Please note: The Spring Theater Auditions have been rescheduled to Wednesday, March 14 and March 15, 4 p.m.-7 p.m. Main Campus, Sloan Theater.
One-Acts from Valley Playwrights directed by GCC Students
With entertainment at our fingertips, on a big flat screen at home, or in the multiplex, why would we go to theater, an art as ancient as culture.
“Because it’s so … alive! It’s live theater. It’s not the same as watching a YouTube video or going on Netflix. It’s a very different feeling walking into a theater and sitting down in the dark watching a production with real people, right in front of you. Where you know anything can go wrong,” says Justin Begin
“I think that risk and the fact that it’s different every night is definitely part of the appeal, but also, you don’t get the same emotions with media as when you are in the theater. It’s more immediate. The audience feels whatever the actors are feeling – hopefully,” says Eaden Marti.
“And sometimes the best moments happen from mistakes. Something goes wrong and then the actors onstage have to react to it and they have to improv and see what they can do to fix it. Get back on track. That’s some of the greatest or funniest moments,” adds Tony Guyer.
When Theater Department chair Tom Geha came to GCC five years ago from Los Angeles, he was amazed at the number of talented theater professionals and organizations in the area. He wanted to do what he could to not only connect his students with them but to give these regional artists a venue for their work. He asked for submissions for the one-acts he directs with his GCC students and was pleased with the quality and quantity of the work. The energy and excitement expressed by these three GCC students will inform the three one-act plays they are each directing this spring as part of an upper level theater class taught by Tom.
His students came up with the title “Locally Grown” for the one act productions. Each student director reads a stack of plays, chooses their top three and pitches them – an essential practice in professional life. After being involved in theatre for years, taking a wide variety of classes in all facets of theatre production – tech, set design and acting – the students now get the chance to put it all together by directing.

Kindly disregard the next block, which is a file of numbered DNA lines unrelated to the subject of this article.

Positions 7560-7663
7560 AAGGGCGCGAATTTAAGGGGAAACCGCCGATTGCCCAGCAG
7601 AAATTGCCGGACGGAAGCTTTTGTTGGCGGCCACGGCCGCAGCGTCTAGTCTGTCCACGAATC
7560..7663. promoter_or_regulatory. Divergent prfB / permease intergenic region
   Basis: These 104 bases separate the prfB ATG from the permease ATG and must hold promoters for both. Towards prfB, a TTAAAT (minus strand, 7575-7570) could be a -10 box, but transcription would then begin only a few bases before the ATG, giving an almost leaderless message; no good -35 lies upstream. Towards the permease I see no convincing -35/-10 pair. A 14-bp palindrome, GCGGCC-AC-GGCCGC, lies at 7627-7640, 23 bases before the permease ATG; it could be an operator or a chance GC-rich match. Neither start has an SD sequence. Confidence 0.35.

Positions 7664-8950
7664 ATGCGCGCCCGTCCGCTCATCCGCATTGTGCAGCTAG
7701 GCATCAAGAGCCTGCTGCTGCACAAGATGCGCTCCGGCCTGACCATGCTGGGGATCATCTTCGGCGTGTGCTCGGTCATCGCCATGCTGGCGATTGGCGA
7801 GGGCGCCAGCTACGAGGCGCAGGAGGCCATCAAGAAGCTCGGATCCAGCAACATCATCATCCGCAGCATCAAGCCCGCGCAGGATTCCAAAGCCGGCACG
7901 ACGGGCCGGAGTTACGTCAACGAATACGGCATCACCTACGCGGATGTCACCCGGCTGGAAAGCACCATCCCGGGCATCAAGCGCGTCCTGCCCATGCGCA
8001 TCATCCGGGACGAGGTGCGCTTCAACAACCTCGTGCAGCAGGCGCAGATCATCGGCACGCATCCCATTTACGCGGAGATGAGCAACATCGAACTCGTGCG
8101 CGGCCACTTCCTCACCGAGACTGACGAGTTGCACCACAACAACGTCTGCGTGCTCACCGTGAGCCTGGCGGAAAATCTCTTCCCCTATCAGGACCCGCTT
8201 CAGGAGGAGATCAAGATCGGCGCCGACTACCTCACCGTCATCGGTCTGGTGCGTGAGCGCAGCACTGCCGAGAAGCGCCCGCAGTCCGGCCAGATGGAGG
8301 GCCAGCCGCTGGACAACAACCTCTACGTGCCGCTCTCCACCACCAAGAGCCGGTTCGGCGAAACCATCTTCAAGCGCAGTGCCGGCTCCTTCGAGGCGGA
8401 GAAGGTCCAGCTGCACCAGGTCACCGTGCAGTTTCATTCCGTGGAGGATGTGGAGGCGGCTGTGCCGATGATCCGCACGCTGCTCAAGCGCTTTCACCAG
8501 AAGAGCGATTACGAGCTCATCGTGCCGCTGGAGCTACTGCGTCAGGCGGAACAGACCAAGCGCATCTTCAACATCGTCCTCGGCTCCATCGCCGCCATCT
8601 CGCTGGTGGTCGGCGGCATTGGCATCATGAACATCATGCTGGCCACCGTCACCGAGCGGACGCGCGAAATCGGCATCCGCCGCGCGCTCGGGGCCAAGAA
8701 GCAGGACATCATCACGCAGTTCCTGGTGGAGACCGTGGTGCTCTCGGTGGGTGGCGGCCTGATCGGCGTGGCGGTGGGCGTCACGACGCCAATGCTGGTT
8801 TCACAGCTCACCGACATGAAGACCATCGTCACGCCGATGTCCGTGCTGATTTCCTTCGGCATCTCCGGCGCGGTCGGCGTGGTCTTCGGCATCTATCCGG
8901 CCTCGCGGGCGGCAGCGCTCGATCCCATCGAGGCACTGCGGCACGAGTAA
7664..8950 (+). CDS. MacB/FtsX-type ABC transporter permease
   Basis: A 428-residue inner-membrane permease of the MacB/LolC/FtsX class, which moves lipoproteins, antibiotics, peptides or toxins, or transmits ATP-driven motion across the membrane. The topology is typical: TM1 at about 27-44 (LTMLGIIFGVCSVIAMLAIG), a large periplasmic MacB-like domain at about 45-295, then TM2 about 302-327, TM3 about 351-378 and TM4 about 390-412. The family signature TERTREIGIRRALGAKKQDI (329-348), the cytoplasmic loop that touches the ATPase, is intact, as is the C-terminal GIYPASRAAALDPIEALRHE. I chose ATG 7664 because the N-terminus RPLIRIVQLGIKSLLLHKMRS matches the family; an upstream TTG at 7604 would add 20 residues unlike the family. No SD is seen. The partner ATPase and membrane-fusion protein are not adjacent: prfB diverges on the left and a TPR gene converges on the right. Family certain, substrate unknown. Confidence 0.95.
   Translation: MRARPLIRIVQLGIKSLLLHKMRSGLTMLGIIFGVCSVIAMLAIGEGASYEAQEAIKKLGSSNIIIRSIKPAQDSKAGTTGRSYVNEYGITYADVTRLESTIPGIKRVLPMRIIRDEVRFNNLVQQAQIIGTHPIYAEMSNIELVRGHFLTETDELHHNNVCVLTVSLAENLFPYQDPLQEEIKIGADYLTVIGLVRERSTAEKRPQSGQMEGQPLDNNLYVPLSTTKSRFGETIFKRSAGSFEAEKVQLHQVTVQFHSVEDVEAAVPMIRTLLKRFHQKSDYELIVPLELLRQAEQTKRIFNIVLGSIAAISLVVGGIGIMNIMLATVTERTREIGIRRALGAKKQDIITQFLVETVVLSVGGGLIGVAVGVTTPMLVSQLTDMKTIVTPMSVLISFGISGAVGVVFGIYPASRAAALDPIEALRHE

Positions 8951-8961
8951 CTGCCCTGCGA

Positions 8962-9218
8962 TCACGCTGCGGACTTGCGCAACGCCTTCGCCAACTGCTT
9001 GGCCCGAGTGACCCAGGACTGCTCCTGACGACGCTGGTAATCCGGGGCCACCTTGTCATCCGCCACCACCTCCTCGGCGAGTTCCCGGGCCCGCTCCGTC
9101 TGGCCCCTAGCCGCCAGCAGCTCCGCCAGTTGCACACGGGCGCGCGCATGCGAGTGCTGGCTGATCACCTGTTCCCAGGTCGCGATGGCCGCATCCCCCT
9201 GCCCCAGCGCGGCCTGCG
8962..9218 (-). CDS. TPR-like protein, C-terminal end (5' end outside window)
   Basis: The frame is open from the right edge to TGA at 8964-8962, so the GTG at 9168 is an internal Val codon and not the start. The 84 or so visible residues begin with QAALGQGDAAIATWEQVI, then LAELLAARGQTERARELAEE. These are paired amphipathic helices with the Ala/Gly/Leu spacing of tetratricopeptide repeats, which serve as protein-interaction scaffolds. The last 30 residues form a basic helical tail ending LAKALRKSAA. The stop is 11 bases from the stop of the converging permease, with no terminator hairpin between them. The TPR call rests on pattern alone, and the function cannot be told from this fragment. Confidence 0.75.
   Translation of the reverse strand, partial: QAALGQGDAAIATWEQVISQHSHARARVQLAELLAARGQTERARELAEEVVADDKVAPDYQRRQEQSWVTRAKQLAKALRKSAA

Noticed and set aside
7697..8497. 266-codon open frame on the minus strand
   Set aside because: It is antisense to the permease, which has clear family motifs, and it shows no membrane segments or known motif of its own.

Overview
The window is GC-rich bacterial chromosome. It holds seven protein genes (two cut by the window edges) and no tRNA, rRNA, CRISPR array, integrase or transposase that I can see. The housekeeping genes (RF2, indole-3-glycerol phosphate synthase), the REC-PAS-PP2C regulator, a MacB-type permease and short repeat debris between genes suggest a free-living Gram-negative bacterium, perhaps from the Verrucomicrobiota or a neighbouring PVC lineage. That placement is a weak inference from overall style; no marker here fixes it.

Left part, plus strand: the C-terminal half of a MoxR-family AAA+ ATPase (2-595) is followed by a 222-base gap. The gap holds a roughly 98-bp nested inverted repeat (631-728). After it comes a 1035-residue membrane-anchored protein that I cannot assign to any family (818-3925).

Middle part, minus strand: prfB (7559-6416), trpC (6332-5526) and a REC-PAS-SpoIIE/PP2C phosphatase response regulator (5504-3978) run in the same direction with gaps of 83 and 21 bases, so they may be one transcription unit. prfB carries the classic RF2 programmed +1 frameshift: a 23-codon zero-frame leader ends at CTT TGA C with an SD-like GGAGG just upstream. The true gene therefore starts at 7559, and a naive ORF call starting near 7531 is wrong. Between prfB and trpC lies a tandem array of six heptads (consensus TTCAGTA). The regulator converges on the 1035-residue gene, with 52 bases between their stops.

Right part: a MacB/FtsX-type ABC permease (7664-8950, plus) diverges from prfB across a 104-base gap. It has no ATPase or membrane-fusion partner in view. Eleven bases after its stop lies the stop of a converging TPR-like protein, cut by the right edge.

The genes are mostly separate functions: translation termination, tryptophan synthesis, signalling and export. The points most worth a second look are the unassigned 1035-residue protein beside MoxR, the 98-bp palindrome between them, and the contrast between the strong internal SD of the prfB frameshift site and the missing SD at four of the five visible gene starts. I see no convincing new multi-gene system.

The Traitor by Carl Erikson will be directed by Tony Guyer. The main character “Wilson” is having a lot of trouble at home and at work. Though not his initial first choice, Tony now feels this play was best for him: “I’m really happy I’m doing this because of its complexity. There are two story lines going on at the same time. I’m nervous about getting it all together for the final production. I’m already anticipating that one kink, because there always is one.”
Eaden Marti, who came to GCC as an early entrant, will be directing Have you Seen Charlie written by Stephanie Carlson, a locally prominent actor. The play – initially serious – is a lighthearted story about a missing cat. Eaden is especially excited that he can communicate with his playwright and bounce ideas off her. Like his fellow directors, one of his big challenges will be working with new people – actors from outside the GCC community.
Another God Play Involving Plywood by Simon Walsh will be directed by Justin Begin. This one is about God and “the creation of life and humans and consciousness and all that. And the main character is dead! Not an inconsequential subject matter,” he adds, “but it’s treated with a lot of respect and I really like the message and the conclusion… I’m not giving any spoilers.”
The students are completely in charge and sometimes they make mistakes. As Tom Geha says, “that’s how they learn… I want it to be their vision, not mine. Sometimes, it’s not the way I would have done it, maybe the complete opposite.” Then he hears the audience reaction – ‘I loved the way you did that.’ “They were moved, they felt something. And I think, great! As long as the pieces fall into place and I see that they’ve put the work in, it’s truly their creation and their vision.”
Learn more about Theater at GCC http://www.gcc.mass.edu/academics/programs/theater/ or contact Tom Geha, (413) 775-1847, firstname.lastname@example.org.
By Christine Copeland
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